Reno 4 Street Transit Station

Name:Reno 4 Street Transit Station
Location:Reno, Nevada
Architect:Parsons Brinckerhoff, NYC, NY
Installer:West Coast Construction, Reno NV
Project Overseer:Michael Langen, HDR Inc, Reno, Nevada
Diverting large and small bird species from the 2.5- acre municipal transit station’s 25 bus bay canopies. Exposed structural steel beams, building ledges and parapets were an open invitation to the birds.

According to project overseer Mike Langen from HDR Inc; Addressing these issues called for an integrated bird management plan. “The number of birds increases and decreases with the changing seasons. During peak times the bird waste could have caused structural damage and created a health risk for employees, passengers and visitors.“

Reno’s resident population of starlings, pigeons, seagulls were a genuine concern. The local health department had the foresight to ask the transportation authority to include a bird control system in the plans for the new station. Their concern is well founded. Bird waste can contain up to 60 transmittable diseases as well as parasites, fungi and molds. Being acidic, bird waste is also a long-term threat to structural surfaces, coatings, painted surfaces and electrical equipment.

In addition, the new transit center is LEED certified. This means they needed a LEED compliant bird control system. LEED is an acronym for Leadership in Energy and Environmental Design that focuses on lowering a building’s environmental impact while improving environments for workers.

The last problem would be the preservation of the station’s dramatic design. Reno’s 1% Public Art Requirement for municipal construction has given the city a vibrant image. For the 4 Street Station project, the renowned artist Donald Lipski’s iconic 1962 GMC “Fish Bowl” tour bus has become an instant landmark. Tom Brooks-Pilling, the Architectural Practice Leader for Parsons Brinckerhoff of New York, specified a combination of Nixalite’s Premium all stainless steel barrier spikes in several ColorCoat colors and an area bird dispersal system from Nixalite.

Over 45,000 feet of the Premium Nixalite spikes in 3 ColorCoat colors were installed along with the bird dispersal units without detracting from the project’s functional and artistic design. The project was completed on schedule and under budget.


“They (Nixalite) were one of the easiest manufacturers to work with and even talked our first-time installers through the installation process.” Jim Miller – West Coast Contracting of Nevada. Mike Langen of HDC Inc. was the site overseer representing the RTC. He was very impressed with the commitment Nixalite made to the project. Case in point: Reno’s 4 street station now serves approximately 8,000 Washoe Country and metropolitan Reno and Sparks travelers a day, none of whom need worry about pest birds and the mess they could have made if not for the integrated bird management program in place and working as intended. “They knew that one of the products being considered would simply not do the job to our satisfaction and made the right recommendation; replacing it with a more effective solution.”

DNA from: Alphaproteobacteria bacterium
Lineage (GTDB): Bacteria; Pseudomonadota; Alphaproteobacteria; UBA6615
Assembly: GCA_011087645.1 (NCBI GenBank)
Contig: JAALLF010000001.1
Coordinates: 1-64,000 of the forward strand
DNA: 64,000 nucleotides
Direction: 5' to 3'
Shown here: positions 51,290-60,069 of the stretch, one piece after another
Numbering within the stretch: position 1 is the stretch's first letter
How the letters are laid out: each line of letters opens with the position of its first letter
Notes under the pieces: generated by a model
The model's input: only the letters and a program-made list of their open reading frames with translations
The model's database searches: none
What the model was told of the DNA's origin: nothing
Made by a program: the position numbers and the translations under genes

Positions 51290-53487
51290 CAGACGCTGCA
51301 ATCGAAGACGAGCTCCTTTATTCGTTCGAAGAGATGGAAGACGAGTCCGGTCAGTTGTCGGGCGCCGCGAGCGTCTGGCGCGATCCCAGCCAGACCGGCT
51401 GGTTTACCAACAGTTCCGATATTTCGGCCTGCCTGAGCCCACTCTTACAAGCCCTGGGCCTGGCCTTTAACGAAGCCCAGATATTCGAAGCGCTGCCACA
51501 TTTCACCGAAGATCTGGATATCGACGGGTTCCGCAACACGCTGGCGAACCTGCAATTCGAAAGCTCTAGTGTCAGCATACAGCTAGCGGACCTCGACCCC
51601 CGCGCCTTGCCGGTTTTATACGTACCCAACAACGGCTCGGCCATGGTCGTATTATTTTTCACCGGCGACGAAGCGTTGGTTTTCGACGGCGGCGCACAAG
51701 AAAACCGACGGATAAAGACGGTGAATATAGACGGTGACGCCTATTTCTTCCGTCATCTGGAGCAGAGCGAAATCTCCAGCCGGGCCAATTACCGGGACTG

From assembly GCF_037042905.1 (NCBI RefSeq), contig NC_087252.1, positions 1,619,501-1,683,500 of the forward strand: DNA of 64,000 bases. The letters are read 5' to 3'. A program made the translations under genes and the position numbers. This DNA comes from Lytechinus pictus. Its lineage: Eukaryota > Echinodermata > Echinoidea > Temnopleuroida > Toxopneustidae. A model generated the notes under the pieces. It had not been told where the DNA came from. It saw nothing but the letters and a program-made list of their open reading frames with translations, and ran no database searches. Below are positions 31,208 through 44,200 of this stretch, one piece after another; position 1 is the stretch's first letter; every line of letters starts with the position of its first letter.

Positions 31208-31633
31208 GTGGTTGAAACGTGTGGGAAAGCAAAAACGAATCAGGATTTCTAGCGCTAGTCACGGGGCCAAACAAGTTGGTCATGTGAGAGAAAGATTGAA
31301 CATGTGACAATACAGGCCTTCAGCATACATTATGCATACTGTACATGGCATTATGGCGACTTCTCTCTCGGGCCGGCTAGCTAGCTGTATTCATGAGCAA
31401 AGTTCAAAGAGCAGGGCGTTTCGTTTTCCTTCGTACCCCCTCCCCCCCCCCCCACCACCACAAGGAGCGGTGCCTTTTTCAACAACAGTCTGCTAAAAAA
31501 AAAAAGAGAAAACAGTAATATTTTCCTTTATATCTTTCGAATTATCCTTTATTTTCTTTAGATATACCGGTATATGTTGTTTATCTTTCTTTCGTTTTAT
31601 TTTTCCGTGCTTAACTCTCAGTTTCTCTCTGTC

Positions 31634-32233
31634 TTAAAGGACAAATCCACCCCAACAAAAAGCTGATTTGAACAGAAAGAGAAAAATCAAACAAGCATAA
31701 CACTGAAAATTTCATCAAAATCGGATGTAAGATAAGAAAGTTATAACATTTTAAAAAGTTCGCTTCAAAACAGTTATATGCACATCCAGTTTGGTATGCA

West Coast’s Project Manager, Jim Miller observed; “We got what we were looking for. Nixalite did an outstanding job developing drawings and making recommendations. They took another step by figuring a way to reduce the order (without reducing the effectiveness of the overall job) “very happy” with the products and offered positive comments including the ultimate maintenance compliment; “No problems” More than 45,000 feet of Premium Nixalite in three different ColorCoat colors were installed on the 4th Street Station. Graphic from Regional Transportation Commission of Washoe County. Designed by Parsons Brinckerhoff Architects, NY, NY.


Reno’s 4th Street Bus Station, Reno Nevada The Lake & 4th street entrance features the iconic pole-mounted fishbowl bus, entitled “Jackson” created by Donald Lipski. The architect specified Premium Nixalite in Tan, Grey & White ColorCoat colors Area bird dispersal from Nixalite manufacturers to work with and even talked our first-time installers through the installation process. I can’t say enough about their support. They made phone calls out of the blue to ask how we were doing and whether any additional support was needed.” Premium Nixalite Barrier Spikes are physical barriers that prevent birds from landing on ledges, beams, pipes and other exposed surfaces. Top architectural firms such as Parsons Brinckerhoff, regularly specify Premium Nixalite to protect their new designs as well as renovations and historic sites. In his conversation with the architect, RTC Director Bob Russell said; Nixalite is “all over Disney World and I want to have it here”.